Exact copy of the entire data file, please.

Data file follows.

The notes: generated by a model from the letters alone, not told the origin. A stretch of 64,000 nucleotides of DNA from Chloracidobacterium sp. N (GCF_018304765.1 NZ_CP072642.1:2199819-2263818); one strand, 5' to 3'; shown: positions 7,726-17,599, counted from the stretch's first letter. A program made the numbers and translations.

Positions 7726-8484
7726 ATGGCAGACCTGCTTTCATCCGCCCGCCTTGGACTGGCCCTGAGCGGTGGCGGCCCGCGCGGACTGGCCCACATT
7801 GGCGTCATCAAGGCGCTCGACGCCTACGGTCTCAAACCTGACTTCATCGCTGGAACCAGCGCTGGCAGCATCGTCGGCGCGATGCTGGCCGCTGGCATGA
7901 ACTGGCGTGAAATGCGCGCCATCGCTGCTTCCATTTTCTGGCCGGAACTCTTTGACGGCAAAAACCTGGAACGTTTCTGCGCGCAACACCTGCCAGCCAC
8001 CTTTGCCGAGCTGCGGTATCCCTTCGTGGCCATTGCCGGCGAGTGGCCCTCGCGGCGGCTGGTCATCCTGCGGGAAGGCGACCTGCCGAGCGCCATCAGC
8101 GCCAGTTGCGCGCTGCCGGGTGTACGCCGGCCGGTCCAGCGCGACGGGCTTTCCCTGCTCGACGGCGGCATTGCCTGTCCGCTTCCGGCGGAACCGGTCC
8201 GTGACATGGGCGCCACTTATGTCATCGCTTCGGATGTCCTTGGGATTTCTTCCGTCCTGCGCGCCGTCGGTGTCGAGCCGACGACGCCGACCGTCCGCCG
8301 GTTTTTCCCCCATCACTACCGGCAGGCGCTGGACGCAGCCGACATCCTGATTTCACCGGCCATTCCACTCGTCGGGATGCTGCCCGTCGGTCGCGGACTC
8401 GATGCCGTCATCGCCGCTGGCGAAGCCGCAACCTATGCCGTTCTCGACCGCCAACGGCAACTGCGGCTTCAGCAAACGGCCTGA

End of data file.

The notes: generated by a model from the letters alone, not told the origin. A stretch of 64,000 nucleotides of DNA from Chloracidobacterium sp. N (GCF_018304765.1 NZ_CP072642.1:2199819-2263818); one strand, 5' to 3'; shown: positions 7,726-17,599, counted from the stretch's first letter. A program made the numbers and translations.

Positions 7726-8484
7726 ATGGCAGACCTGCTTTCATCCGCCCGCCTTGGACTGGCCCTGAGCGGTGGCGGCCCGCGCGGACTGGCCCACATT
7801 GGCGTCATCAAGGCGCTCGACGCCTACGGTCTCAAACCTGACTTCATCGCTGGAACCAGCGCTGGCAGCATCGTCGGCGCGATGCTGGCCGCTGGCATGA
7901 ACTGGCGTGAAATGCGCGCCATCGCTGCTTCCATTTTCTGGCCGGAACTCTTTGACGGCAAAAACCTGGAACGTTTCTGCGCGCAACACCTGCCAGCCAC
8001 CTTTGCCGAGCTGCGGTATCCCTTCGTGGCCATTGCCGGCGAGTGGCCCTCGCGGCGGCTGGTCATCCTGCGGGAAGGCGACCTGCCGAGCGCCATCAGC
8101 GCCAGTTGCGCGCTGCCGGGTGTACGCCGGCCGGTCCAGCGCGACGGGCTTTCCCTGCTCGACGGCGGCATTGCCTGTCCGCTTCCGGCGGAACCGGTCC
8201 GTGACATGGGCGCCACTTATGTCATCGCTTCGGATGTCCTTGGGATTTCTTCCGTCCTGCGCGCCGTCGGTGTCGAGCCGACGACGCCGACCGTCCGCCG
8301 GTTTTTCCCCCATCACTACCGGCAGGCGCTGGACGCAGCCGACATCCTGATTTCACCGGCCATTCCACTCGTCGGGATGCTGCCCGTCGGTCGCGGACTC
8401 GATGCCGTCATCGCCGCTGGCGAAGCCGCAACCTATGCCGTTCTCGACCGCCAACGGCAACTGCGGCTTCAGCAAACGGCCTGA